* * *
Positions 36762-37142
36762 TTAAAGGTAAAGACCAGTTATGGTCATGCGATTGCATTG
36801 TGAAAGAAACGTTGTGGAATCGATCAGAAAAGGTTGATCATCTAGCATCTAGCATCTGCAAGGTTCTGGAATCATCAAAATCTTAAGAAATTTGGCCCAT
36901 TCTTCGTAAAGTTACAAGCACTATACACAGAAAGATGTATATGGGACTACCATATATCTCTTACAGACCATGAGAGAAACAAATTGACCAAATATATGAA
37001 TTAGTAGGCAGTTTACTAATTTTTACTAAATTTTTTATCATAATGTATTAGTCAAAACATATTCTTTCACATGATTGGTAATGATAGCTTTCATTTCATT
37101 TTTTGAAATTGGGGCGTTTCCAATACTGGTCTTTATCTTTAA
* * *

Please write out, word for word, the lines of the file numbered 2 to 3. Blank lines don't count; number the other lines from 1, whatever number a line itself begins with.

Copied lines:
36762 TTAAAGGTAAAGACCAGTTATGGTCATGCGATTGCATTG
36801 TGAAAGAAACGTTGTGGAATCGATCAGAAAAGGTTGATCATCTAGCATCTAGCATCTGCAAGGTTCTGGAATCATCAAAATCTTAAGAAATTTGGCCCAT